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The Greatest Gift is Love

Updated on January 16, 2011
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Glendon and his wife have led church ministries, conducted empowerment seminars, and travelled to faraway places on business and vacation.

Am I the only one who is saddened by the discovery that the community of faith suffers from disunity because we don’t know how to accept a kind criticism from a brother or a sister.

Now in the corporate corridors the tough directors will hire and fire at will, and can’t afford to be sensitive to or be distracted by the simpleton or the ingrate. But the rest of us must tolerate these two in our office cubicles, our churches, our homes, our streets. And let’s not overlook our own less virtuous selves! For the wisest and loveliest of us can reflect on those occasions when we have fallen to the level of the simpleton and the ingrate; two qualities of the Biblical fool.

But I firmly believe that the Lord has called some of us on to be spiritual, physical, social and emotional Samaritans on the Jericho road of our times. A voice within cries out “There, but for the grace of God, goes I!”

So you make yourself vulnerable. You try your best to encourage, to pray, to smile and love and lift. And you must help but find yourself losing patience.

The Apostle Paul really got it right when he penned the first epistle to the Corinthians and somewhere in the middle launched into that majestic flight of words on the subject of love, or as the older English would say, charity.

For the New Year, for life, and forever may the Lord grant me a prayerful and patient heart that I may reflect the Master as the apostle exhorts:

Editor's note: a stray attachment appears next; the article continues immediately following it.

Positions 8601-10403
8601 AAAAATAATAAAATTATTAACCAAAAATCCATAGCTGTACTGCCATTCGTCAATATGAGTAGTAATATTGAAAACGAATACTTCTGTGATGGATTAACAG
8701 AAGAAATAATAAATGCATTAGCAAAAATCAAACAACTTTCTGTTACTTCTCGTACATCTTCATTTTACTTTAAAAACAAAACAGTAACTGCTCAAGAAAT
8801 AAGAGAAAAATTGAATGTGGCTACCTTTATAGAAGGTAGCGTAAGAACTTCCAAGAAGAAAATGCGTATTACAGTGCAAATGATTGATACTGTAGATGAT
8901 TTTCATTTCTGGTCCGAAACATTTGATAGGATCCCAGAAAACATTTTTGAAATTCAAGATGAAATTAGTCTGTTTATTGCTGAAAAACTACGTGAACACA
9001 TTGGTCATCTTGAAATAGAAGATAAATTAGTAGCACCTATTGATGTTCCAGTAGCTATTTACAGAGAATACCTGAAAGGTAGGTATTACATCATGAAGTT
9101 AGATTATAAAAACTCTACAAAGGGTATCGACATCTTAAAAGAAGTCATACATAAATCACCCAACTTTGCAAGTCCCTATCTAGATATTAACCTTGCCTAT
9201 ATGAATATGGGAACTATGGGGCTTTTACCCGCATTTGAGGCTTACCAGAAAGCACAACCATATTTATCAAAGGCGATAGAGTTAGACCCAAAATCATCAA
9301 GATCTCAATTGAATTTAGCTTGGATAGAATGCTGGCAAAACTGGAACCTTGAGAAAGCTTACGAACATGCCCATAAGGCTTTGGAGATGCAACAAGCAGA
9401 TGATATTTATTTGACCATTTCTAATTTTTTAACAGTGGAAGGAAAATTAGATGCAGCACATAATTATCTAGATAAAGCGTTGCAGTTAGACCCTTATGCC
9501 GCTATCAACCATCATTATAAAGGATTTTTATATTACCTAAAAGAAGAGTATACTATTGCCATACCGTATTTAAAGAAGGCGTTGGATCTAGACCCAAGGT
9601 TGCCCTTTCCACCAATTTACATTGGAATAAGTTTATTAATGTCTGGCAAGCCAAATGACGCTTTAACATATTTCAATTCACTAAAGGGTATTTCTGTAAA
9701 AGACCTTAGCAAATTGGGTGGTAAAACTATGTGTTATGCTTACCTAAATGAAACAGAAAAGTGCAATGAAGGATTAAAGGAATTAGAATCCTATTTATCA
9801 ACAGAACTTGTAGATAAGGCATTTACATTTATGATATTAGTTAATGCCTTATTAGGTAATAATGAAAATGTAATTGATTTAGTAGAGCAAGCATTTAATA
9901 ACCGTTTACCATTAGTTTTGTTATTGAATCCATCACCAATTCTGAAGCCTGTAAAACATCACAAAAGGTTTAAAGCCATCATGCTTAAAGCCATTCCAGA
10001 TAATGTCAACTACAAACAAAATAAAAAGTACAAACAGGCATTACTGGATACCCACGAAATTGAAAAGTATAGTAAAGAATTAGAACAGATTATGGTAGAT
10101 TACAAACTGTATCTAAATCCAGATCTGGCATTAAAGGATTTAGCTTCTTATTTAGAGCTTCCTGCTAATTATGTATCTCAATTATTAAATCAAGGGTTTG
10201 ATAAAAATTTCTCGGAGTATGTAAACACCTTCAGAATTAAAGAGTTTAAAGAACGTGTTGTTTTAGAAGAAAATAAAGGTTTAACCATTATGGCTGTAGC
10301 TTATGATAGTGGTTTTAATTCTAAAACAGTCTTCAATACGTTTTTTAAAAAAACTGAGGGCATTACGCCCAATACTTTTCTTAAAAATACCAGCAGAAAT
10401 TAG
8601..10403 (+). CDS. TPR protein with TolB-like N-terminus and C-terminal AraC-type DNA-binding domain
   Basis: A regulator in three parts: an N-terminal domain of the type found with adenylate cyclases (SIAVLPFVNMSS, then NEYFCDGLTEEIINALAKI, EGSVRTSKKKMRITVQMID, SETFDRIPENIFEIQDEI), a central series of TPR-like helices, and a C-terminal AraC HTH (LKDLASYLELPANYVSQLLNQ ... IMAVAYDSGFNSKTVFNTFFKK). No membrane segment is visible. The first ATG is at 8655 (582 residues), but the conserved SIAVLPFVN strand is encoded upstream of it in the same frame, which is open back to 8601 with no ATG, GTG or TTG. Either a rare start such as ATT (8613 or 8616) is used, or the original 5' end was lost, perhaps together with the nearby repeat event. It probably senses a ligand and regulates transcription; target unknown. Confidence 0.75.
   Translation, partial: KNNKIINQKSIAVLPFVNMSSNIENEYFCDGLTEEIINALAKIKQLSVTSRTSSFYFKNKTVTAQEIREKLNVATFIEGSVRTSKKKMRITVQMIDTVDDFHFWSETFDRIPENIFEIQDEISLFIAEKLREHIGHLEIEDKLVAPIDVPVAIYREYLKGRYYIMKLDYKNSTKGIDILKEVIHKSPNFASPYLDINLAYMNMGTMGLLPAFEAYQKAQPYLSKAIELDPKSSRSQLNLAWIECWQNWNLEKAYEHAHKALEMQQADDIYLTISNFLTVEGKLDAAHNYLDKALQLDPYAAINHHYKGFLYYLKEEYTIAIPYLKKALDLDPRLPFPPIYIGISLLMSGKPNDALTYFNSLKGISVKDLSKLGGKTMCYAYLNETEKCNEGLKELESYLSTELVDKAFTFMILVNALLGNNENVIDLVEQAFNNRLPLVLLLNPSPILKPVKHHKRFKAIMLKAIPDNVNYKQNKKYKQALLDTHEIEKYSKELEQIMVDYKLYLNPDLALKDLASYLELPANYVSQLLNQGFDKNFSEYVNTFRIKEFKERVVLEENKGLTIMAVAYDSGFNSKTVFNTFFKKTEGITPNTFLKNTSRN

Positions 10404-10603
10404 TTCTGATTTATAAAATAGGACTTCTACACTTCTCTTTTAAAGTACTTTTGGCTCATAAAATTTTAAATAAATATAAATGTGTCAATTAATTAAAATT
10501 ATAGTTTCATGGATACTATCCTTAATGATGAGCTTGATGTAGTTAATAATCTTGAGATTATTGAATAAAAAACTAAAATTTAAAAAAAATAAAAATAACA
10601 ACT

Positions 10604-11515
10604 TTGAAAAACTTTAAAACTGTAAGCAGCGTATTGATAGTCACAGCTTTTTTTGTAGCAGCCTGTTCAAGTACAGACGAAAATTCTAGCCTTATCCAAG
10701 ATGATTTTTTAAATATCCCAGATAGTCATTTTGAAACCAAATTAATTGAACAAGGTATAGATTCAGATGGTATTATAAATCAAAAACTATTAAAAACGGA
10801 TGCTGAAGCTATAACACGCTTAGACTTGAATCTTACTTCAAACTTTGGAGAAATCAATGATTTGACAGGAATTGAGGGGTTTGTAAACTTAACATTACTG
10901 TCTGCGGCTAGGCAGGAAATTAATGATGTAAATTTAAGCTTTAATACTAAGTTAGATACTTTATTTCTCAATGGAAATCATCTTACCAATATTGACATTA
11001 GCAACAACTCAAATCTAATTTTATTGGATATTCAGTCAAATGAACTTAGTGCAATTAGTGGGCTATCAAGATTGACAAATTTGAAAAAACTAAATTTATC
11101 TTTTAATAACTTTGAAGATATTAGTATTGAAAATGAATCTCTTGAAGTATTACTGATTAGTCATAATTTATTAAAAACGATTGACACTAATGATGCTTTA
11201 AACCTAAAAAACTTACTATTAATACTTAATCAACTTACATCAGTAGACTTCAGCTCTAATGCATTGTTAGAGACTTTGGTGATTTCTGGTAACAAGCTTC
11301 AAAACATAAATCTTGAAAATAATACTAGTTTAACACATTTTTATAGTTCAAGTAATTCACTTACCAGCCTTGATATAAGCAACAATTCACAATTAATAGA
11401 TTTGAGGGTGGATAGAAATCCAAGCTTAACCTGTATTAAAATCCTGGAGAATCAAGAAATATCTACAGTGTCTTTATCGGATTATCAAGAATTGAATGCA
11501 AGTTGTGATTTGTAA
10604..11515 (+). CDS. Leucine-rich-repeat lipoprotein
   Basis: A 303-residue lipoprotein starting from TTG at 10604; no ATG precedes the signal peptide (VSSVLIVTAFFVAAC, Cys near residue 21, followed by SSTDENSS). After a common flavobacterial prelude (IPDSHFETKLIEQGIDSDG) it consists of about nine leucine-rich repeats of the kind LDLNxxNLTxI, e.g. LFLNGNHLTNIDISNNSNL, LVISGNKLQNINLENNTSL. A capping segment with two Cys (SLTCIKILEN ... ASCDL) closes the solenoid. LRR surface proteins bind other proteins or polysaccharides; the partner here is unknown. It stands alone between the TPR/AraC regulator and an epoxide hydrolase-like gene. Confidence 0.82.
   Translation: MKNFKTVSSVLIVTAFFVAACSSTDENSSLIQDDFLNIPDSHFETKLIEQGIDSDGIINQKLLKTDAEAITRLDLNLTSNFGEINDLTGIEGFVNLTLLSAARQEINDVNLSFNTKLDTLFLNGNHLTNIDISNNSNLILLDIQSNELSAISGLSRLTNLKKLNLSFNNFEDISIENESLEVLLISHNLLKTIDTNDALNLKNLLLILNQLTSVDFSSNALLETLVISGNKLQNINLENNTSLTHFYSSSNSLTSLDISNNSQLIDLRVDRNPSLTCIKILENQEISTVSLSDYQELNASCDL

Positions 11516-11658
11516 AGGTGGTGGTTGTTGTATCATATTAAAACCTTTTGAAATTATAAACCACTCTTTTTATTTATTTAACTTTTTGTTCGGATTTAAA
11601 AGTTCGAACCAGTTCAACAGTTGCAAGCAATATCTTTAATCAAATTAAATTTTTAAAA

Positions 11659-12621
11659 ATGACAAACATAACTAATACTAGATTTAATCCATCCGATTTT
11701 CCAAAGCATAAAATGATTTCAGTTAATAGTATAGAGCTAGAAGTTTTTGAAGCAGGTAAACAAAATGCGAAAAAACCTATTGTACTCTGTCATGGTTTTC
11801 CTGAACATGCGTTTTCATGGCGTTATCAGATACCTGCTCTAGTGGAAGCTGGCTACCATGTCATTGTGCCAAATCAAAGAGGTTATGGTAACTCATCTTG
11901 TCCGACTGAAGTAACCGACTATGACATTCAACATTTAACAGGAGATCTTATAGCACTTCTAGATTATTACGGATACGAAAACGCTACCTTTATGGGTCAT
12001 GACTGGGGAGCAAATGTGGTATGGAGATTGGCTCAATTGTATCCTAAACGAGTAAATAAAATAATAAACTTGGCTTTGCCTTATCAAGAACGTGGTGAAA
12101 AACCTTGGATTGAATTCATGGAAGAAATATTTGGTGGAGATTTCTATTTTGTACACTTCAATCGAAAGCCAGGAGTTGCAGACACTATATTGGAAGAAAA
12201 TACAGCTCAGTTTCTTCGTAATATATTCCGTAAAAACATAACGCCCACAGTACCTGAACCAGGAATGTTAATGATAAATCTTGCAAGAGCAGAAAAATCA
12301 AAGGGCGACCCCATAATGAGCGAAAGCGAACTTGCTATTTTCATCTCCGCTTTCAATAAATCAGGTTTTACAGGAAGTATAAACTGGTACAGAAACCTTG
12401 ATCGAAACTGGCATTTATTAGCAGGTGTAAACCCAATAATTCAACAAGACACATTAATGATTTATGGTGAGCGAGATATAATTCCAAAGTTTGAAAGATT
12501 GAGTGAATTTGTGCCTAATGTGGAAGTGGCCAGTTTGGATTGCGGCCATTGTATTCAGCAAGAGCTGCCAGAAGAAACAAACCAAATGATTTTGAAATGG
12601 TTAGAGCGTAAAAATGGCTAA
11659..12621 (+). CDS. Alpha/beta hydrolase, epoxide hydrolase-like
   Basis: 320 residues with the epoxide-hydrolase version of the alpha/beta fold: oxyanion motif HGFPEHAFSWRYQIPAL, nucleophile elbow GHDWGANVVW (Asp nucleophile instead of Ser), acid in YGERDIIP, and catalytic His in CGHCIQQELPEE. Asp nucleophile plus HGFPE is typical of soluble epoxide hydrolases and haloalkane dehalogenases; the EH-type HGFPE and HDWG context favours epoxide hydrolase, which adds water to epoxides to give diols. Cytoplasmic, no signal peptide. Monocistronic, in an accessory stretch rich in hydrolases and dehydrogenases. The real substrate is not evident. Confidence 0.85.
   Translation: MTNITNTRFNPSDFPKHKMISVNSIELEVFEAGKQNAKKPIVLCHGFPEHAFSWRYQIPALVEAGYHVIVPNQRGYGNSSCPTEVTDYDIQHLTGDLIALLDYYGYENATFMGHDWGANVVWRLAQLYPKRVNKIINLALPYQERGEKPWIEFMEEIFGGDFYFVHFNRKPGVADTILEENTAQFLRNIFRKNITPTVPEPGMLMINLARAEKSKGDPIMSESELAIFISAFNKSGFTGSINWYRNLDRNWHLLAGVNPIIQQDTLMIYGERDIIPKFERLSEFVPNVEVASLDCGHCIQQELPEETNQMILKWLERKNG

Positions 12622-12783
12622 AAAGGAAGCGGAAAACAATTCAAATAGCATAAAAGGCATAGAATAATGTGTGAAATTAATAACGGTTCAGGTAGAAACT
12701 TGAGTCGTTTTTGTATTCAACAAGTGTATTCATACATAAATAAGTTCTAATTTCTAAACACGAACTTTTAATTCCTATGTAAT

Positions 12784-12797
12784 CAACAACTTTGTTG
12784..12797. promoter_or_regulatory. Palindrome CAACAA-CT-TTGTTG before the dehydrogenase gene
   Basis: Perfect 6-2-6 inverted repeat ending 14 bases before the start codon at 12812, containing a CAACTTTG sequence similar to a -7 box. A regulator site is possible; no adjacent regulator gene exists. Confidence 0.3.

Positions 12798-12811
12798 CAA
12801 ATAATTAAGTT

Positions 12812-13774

4 Love suffers long and is kind; love does not envy; love does not parade itself, is not puffed up; 5 does not behave rudely, does not seek its own, is not provoked, thinks no evil; 6 does not rejoice in iniquity, but rejoices in the truth; 7 bears all things, believes all things, hopes all things, endures all things. 1 Corinthians 13: 4-7.

It is extremely painful to try to help people only to have your effort thrown back in your face as a thing of evil. By small minded persons who would prefer to remain on the lowlands of underachievement or pessimism. Yet I feel a divine and universal imperative to keep reaching out to humanity, especially when no one else will. For others have reached out to me in the past. Christ has taken the entire journey to Calvary for you and for me. And now he calls us to lift friends and family to a view of a higher plane. But people resist change. Sometimes in the rudest ways.

By nature I am not a very patient person so I often cast my mind on this text, again and again: “Love suffers long and is kind.”


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    • Shalini Kagal profile image

      Shalini Kagal 6 years ago from India

      It's one of the most beautiful chapters written. Maybe a 'no judging, no criticism, however kind' path is also a part of it?

    • ChilliWilly profile image

      ChilliWilly 6 years ago from Kaunas, Lithuania

      Beautiful and lovely hub. Love will save the world!